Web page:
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I try build a php regex that validate this type of input string:

 {name:'something name here',type:'',id:''},{name:'other name',type:'small',id:34},{name:'orange',type:'weight',id:28}

etc...

So, it is a list of json that each contain 3 field: name,type,id.Field name is always present, instead type and id can be together empty string ( '' ). Then I can explode it by comma if it has valid format and obtain a array of json string.

How can I do?

UPDATE it isn't a valid json as you can say but I have a input field where user put tags, and I want track a name, type and id of that tags. example: tag1 (has name,type,id), tags2 (has only name), tags3(has name, type,id). So, I think that I can post a string in that format:

{'name':'test','type':'first','id':3},{'name':'other','type':'second','id':45}, etc

But I must validate this string with a regex. I can do

$data = explode(',',$list);

and then I do:

foreach($data as $d){
  $tmp = json_decode($d);
  if($tmp == false) echo 'error invalid data'; 
}
share|improve this question
3  
This is not valid JSON: in JSON, the name in a name/value pair must be a proper string. – Gumbo Apr 29 '12 at 20:06
    
using json_decode after exploding on the comma's won't work: basically, the resulting array will be ['{name:test', 'type:first','id:3}','{name:other'.... You're better off using preg_split: $separated= preg_split('/(?<=[\}]),/',$string1);. The resulting array will be split in parts like {'name':'test','type':'first','id':3}, which are valid JSON strings, I pointed this out in my answer – Elias Van Ootegem Apr 29 '12 at 22:25
    
Ok you are right. It doesn't work because explode view first comma term not first element. I use now preg_split – paganotti Apr 29 '12 at 22:57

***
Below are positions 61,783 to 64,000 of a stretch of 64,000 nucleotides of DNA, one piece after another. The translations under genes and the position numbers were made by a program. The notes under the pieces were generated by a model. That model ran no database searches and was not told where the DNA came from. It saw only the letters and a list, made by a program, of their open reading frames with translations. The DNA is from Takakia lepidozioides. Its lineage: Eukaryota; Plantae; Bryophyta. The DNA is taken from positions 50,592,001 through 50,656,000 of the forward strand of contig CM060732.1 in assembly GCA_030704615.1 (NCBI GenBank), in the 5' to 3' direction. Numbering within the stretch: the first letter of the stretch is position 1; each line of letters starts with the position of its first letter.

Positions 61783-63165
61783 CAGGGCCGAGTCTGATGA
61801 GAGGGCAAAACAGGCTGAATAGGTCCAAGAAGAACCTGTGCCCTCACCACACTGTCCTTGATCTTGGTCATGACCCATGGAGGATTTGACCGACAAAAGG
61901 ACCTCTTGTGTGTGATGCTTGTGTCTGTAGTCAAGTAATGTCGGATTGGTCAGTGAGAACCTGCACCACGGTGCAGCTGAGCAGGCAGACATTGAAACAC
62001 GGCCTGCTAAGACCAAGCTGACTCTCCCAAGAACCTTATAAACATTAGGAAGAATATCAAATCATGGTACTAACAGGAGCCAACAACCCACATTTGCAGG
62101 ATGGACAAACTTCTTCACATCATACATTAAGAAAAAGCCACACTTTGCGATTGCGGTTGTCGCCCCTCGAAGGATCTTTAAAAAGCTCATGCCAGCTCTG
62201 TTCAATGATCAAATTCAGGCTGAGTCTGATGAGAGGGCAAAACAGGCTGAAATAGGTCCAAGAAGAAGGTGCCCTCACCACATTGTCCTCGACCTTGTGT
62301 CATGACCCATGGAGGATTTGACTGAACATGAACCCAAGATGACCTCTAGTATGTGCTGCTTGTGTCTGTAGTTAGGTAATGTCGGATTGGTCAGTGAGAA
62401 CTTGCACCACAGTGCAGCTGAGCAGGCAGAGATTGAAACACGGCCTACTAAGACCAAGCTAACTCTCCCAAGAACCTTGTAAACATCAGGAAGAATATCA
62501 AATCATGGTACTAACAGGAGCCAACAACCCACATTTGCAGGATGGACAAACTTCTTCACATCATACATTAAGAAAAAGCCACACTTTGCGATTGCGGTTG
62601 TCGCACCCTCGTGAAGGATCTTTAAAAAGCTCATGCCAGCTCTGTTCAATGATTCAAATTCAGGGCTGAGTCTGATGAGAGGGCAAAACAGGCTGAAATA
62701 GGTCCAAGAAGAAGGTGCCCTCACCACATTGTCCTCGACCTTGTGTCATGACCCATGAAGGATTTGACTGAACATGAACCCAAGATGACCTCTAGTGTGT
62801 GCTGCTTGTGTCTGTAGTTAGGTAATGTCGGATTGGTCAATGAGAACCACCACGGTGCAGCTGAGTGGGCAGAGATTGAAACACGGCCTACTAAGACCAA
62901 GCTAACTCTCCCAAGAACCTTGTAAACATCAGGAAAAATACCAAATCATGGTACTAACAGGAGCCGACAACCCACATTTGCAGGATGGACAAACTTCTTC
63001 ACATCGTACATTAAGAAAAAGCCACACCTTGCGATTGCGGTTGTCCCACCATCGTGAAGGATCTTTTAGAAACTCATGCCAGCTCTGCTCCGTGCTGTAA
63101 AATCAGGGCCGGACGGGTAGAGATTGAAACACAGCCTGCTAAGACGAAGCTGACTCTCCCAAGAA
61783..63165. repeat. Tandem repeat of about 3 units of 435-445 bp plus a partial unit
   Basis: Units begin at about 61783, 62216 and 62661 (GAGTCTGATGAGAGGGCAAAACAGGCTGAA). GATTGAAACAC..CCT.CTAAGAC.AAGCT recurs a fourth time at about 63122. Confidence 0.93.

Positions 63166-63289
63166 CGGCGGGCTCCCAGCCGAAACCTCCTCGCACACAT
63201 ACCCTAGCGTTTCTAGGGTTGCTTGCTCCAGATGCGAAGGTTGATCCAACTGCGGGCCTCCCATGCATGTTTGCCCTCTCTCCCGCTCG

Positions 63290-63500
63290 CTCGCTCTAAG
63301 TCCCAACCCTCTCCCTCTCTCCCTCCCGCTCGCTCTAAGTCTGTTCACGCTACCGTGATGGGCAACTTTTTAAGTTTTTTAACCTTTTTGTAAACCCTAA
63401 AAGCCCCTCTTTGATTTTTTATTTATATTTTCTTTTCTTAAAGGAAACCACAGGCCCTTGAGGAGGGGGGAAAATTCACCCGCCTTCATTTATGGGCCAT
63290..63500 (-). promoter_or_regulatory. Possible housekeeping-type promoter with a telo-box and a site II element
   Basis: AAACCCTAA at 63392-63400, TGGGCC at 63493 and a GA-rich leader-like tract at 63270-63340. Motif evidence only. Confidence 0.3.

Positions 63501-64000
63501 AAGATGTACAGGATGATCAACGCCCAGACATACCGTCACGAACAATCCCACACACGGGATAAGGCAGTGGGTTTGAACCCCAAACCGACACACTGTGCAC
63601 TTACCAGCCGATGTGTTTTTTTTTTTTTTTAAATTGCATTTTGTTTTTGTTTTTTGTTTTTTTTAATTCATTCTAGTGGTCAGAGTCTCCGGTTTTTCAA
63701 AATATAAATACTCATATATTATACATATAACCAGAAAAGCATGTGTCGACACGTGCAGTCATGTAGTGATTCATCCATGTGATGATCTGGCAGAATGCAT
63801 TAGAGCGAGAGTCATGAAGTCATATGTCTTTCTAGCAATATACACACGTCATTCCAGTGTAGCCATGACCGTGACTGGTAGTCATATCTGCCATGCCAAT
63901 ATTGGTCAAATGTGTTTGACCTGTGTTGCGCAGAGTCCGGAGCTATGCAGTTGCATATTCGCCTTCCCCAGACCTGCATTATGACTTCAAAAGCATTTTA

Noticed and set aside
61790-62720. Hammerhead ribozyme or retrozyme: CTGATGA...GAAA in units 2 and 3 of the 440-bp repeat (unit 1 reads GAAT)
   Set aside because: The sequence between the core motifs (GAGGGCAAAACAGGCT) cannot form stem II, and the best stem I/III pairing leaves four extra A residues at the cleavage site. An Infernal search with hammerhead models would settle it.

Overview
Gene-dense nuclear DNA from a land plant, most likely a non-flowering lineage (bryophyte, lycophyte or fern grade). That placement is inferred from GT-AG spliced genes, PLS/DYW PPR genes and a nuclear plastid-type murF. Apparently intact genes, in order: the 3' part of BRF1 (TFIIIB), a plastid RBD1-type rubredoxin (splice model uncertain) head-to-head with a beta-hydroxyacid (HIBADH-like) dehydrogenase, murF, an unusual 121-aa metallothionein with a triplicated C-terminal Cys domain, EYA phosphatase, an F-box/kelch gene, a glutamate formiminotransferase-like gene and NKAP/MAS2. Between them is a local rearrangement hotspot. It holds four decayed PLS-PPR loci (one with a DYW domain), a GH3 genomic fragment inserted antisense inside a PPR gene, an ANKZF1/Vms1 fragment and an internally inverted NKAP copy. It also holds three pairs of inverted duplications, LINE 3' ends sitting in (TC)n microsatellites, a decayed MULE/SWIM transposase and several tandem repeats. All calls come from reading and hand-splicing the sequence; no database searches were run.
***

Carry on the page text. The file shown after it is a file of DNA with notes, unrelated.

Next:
I also pointed out that preg_split is overkill, especially now that I see your key/properties are quoted: the fastest and easiest way to tackle your problem is my first suggestion: $parsed = json_decode('['.$string1.']');. Just adding the delimiting brackets manually. This will return a clean, parsed array... and it's faster than using preg_split – Elias Van Ootegem Apr 30 '12 at 7:48
up vote 1 down vote accepted

As Gubo pointed out: this is not a valid JSON encoded string. If the actual data you want to process in your script ís valid however, you're barking up the wrong tree looking for a regular expression... PHP has tons of functions that will parse JSON strings much faster than a regular expression.

$string1 = "{name:'something name here',type:'',id:''},{name:'othername',type:'small',id:34},{name:'orange',type:'weight',id:28}";
$string2 = '[{"name":"something name here","type":"","id":""},{"name":"othername","type":"small","id":"34"},{"name":"orange","type":"weight","id":"28"}]';

Where $string2 is the data in valid JSON formar. If your data is a valid JSON string, the following code will suffice:

$parsed = json_decode($string2);
//$parsed[0]['name'] return 'something name here'

If, however you're dealing with invalid JSON strings, things get a bit more complicated... First off: if you're lacking your object properties (or array keys as they will become in PHP) are quoted, a quick fix would be this:

$parsed = json_decode('['.$string1.']');

If you really want to parse them seperatly:

$separated= preg_split('/(?<=[\}]),/',$string1);

But I can't see why you would want to do that. The biggest issue here is the absence of quotes on the property strings (or keys). I have put together a regex (untested) that could quote those strings:

$parsed = json_decode(preg_replace('/(?<=[\{,])([a-z]+)/',str_replace('\'','"',$string1)));

Keep in mind, the last regex is untested, so it might not perform as you expect it to... but it should help you on your way... for the last example, the same rules apply for all the other examples I gave: if the quotes and brackets are there, just use json_decode, if the brackets are missing, add them, too...

It's getting rather late here, so I'm off to bed now... I hope this answer isn't packed with typo's and sentences that nobody can understand. If it is, I do apologize.

share|improve this answer
    
Indeed, the latest code example is not tested… “preg_repalce” ? :) – Ideogram Mar 15 '14 at 20:01

You don't need a regex for that. Just use this:

var_dump(json_decode($json, true));

See: http://us.php.net/manual/en/function.json-decode.php

share|improve this answer
    
What about the missing quotes and brackets? this is a malformed JSON string... – Elias Van Ootegem Apr 29 '12 at 21:10
    
His input was malformed, but the nature of the question was not. – Wayland Smith May 3 '12 at 3:00

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